In the often-oversimplified world of contractor-based employment, the Affordable Care Act is a blessing in disguise: “employees” can readily obtain health care with the financial burden falling off the “employer.” However, in the case of Uber, this may all change. And the company is not pleased.
Last year, Forbes reported that a ruling on behalf of the California Labor Commissioner named Uber drivers as employees of the mobile vehicle enterprise. With this ruling, any California Uber employees who clocked in 30+ hours a week qualified for employee-sponsored health insurance under the Affordable Care Act. At that point, the ruling only affected one Uber driver, who over the course of two months in 2015 became eligible for Uber-sponsored health care, by qualifying as an hourly full-time equivalent. Uber took umbrage to the California ruling, having filed an appeal.
In the past, Uber’s CEO Travis Kalanick had talked up the Affordable Care Act, expressing the convenience of the ACA providing health care to its drivers, who are considered independent contractors. And while the Supreme Court’s decision last Summer to broaden the ACA’s scope of subsidies still leaned very heavily in Uber’s favor, the case-by-case nature of handling hourly contract employees remains a controversial topic with regard to employers and the ACA.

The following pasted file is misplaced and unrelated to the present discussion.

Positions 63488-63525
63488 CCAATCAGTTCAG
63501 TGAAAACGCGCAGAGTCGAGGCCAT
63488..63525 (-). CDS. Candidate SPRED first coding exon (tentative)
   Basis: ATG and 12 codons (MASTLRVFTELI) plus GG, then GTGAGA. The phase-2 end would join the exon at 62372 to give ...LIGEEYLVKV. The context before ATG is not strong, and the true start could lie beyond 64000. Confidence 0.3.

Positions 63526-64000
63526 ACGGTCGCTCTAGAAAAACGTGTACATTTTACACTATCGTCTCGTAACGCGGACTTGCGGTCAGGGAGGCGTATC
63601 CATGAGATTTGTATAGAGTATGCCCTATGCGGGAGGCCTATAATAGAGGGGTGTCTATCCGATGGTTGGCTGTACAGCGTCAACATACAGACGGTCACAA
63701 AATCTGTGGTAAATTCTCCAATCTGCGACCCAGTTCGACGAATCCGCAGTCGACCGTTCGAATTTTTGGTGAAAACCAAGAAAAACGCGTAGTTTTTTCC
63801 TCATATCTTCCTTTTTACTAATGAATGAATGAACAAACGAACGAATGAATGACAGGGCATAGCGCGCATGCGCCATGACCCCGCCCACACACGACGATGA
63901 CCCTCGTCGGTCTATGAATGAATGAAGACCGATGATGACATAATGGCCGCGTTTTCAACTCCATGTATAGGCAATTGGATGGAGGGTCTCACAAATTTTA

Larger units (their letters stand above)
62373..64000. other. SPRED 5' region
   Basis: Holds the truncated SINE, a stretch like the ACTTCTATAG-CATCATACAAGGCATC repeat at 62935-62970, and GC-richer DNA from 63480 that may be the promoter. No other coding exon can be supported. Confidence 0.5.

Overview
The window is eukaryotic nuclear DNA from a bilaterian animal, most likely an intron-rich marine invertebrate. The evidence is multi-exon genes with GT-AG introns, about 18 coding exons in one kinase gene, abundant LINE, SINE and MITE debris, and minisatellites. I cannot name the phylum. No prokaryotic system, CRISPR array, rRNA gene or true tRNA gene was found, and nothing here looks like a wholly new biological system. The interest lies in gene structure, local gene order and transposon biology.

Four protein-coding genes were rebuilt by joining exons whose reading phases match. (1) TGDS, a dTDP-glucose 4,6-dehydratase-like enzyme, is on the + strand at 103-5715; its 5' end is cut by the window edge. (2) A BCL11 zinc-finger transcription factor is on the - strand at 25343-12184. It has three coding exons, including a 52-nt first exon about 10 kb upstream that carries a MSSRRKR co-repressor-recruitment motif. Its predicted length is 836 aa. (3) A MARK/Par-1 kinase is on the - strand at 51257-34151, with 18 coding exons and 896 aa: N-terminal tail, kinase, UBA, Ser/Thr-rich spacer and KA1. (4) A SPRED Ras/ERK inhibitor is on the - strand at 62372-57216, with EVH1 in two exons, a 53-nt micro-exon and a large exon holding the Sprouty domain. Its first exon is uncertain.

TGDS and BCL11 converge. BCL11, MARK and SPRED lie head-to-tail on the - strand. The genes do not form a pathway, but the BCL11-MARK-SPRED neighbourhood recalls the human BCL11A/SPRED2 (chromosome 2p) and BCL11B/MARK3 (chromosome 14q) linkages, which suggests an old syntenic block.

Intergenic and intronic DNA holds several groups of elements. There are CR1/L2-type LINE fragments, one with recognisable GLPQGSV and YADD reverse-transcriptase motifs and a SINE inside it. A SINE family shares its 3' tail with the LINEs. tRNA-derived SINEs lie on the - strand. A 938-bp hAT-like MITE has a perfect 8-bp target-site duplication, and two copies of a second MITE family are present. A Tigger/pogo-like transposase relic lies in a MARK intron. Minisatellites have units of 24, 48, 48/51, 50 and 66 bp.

While many Uber drivers do not reach that minimum weekly hourly requirement, it certainly sets a precedent for drivers to come—especially those drivers who tend to pack a few weeks of “full-time” Uber hours within a short period of time. They too would qualify. At present time, this is only an issue to be resolved within California. However, if the labor laws change nationwide, then Uber will have to make several shifts in its business model to accommodate their “employees.”
An interesting twist, however, involves Uber’s cofounder Oscar Salazar, who just last year received a multi-million dollar investment into his developing of a prototype for a health care app centered around Uber’s tech business model. Would Uber connect with its Uber prototype developer to provide a uniform platform for drivers and access to health care? Probably not, as Uber has already dug deep into its own pockets to compensate expenses to drivers.
Just last month, Uber was forced to settle for $84 million dollars in a federal class action suit brought on by Uber drivers. The suit involved reconciliation of expenses incurred by drivers while on the job. The LA Times reported that the suits had the potential to push Uber into turning their independent contractors into employees, which would revisit the need for health care coverage in an entirely different way. Other lawsuits are still pending for Uber, so employee classification may very well be on the horizon.
It remains to be seen whether or not Uber’s CEO will be as pleased with the Affordable Care Act if that bridge is crossed.
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